The pattern envelope is more like a booklet with a back pocket for the pattern itself. It also contains a full set of instructions and a glossary, plus a spot to write personal notes. The pattern also included sizes 0-18, and the sizes are pretty close to ready-to-wear sizes, rather than typical pattern sizing. I don't like to cut into my patterns any more, especially expensive ones; I prefer to trace the size I want onto some spare artist's tracing paper I have and then use that pattern on the fabric itself. One reason I do this is because I sometimes make mistakes about which size I should cut out. Also, a lot of fitting techniques involve cutting up your pattern, and I believe I will feel much more comfortable doing this on a traced part than the original. Plus, I can't loose the small pieces.

Muslin cut out - Crepe Sew Along

For my muslin, I used an old pink gingham sheet that was used for padding when I moved. This was my first time using dressmakers' tracing paper and a tracing wheel, which is pretty neat. I have always been reluctant to transfer markings, because I wasn't really sure what I was supposed to be doing. On my last project, I marked with thread, which worked well, but this was so much quicker.

Thread traced muslin - Crepe Sew Along

Once the pattern was cut out and the markings were transferred, I did as Gertie directed and stitched along the seam lines so that I will be able to see where things will end when I do my fitting. In retrospect, I probably didn't need to stitch along the darts, but I just read wrong. Also, we are only making a muslin of the bodice, since the skirt is flared.

I'm all ready for step 2!

Sunday, December 5, 2010

Crepe Sew Along

Crepe Sew Along Fabric

Yesterday, the fabric arrived for the Crepe dress that I will be sewing as part of the sew along on Gertie's New Blog for Better Sewing, which I mentioned back in mid November. I did complete both of my in-progress sewing projects and the next one I had planned to sew before the end of the month, thus meeting my self-proscribed prerequisites for joining the sew-along. I made a silk sash, refashioned a t-shirt, and made a steampunk bustle, finishing the third project on Monday.

Tuesday, I went to Haberman Fabrics in Royal Oak, which I had heard has a reputation for good garment fabric selection. Boy do they ever! I have never been in such a nice store for garment sewing, with a huge selection of natural fibers and some of the fabric made specifically for high end ready-to-wear. Unfortunately, since it is cold weather here in Michigan, they had put away or not re-ordered much of their selection of cotton prints. Plus, I had really set my sights on several that I found at Aunt Bea's Fabric, thanks to the sew-along promotion, and anything I bought locally needed to match up to those gorgeous Japanese prints. I had narrowed it down to three, and I ended up ordering one from there. I am very pleased with the fabric, though the background is not as purple as I thought from the on-screen preview image. Now I just need to get the lining and notions.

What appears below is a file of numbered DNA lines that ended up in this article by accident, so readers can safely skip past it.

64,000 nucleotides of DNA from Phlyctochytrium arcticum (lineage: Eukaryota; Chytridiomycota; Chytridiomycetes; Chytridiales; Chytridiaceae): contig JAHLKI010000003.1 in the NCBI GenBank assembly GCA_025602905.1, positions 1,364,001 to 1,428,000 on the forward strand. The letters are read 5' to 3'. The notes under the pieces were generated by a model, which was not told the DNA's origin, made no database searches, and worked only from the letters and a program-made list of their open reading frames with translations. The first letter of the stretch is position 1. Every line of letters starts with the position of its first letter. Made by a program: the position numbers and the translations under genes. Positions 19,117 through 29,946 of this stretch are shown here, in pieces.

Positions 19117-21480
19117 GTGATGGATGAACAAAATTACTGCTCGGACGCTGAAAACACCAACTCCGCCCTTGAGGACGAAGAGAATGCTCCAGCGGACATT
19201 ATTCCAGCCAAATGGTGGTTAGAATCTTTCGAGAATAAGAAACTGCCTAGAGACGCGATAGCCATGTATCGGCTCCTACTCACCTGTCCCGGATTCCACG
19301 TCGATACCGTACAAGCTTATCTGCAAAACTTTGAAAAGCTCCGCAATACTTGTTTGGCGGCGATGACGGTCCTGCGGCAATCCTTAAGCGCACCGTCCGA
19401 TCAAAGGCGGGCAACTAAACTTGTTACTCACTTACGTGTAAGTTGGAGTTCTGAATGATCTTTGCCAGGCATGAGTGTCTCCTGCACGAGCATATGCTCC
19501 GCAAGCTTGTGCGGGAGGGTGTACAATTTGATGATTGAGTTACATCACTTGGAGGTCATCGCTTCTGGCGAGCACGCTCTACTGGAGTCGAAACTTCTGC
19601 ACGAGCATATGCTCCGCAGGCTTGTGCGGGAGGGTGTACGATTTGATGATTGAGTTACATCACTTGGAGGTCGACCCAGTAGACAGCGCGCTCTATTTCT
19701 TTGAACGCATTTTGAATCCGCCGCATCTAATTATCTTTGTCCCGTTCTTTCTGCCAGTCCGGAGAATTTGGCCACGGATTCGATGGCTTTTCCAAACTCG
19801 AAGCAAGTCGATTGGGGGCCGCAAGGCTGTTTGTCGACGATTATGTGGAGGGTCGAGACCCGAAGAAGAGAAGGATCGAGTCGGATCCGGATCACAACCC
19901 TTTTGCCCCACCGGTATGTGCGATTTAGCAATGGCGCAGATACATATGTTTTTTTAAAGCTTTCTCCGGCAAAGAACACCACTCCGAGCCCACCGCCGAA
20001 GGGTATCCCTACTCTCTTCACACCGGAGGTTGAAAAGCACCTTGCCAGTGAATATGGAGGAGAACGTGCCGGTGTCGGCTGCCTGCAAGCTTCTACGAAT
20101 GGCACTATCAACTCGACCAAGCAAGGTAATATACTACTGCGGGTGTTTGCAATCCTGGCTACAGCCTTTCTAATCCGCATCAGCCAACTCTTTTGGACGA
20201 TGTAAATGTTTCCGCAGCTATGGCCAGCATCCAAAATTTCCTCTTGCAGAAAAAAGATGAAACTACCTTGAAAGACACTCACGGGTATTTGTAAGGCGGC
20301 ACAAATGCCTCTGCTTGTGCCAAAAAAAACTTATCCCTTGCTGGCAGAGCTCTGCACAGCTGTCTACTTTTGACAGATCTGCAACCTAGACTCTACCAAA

Friday, December 3, 2010

Concept Boards - Taking Note

Early last month, there was a post on the Collete Patterns blog about concept boards. I really like the idea of having a visual collection of the things I like and being able to see them together to get an overall feel of what I am going for, but I am loath to tear up magazines or books that I like, and I don't have easy access to copying or scanning them. I also find a lot of inspiration on the internet, which I then feel the need note so that I can return to it. I often have multiple tags open in my browser, and I have been dumping some of those ideas here so that I won't lose them. Of course, it doesn't seem to be very interesting to you, my readers, given that I never get any comments on these posts.

Thanks to The Snug Bug and Ysolda Teague, I have found the solution to this dilemma, which is a website called Pinterest. When I come across something on the web that I particularly like, something that inspires me in some way, I just hit a button on my bookmark tool bar and "pin it" to one of my boards. I can also see what other people have pinned and follow them, repin, etc. It really helps me to get a cohesive vision. If you like the random images that I post, then you can follow me there.


Happy belated Thanksgiving!

I am thankful for the ability to spend my days with the man I love, and for all of my wonderful, supportive family and friends.

Sadly, the above picture is not from the Thanksgiving dinner we attended at Scott's aunt's house, it is from BraveTart's blog post about a heritage Thanksgiving. Her post is a beautiful post about creating a locavore feast that truly celebrates the harvest bounty of her area. Her recipes look amazing, too, so check it out. I have a fair amount of sage in the front yard, since it is the only herb Scott planted last year that is perennial here, so I definitely want to try the Sweet Potatoes with Brown Butter Sage Marshmallows.

Thanksgiving here was fairly standard and typically traditional. I hear that things were a bit more exciting at my aunt's house, with people trying new recipes, and sneaking The Pioneer Woman's sweet rolls.

I bought a turkey at the grocery store after Thanksgiving to get some extra savings, and since we didn't bring home any leftovers. Plus, I like to make broth from the carcass every year. I cook it down so that it is concentrated and freeze it in ice cube treys which I then empty into a plastic bag in the freezer. I use these cubes like bullion cubes any time I make a recipe with broth all year long, and it gives me real broth that isn't full of salt. Plus it's really easy, since the broth can bubble away mostly unattended.

I guess I'll be making a second, more low key Thanksgiving. Maybe we'll invite some friends. I can experiment with sides. Any suggestions?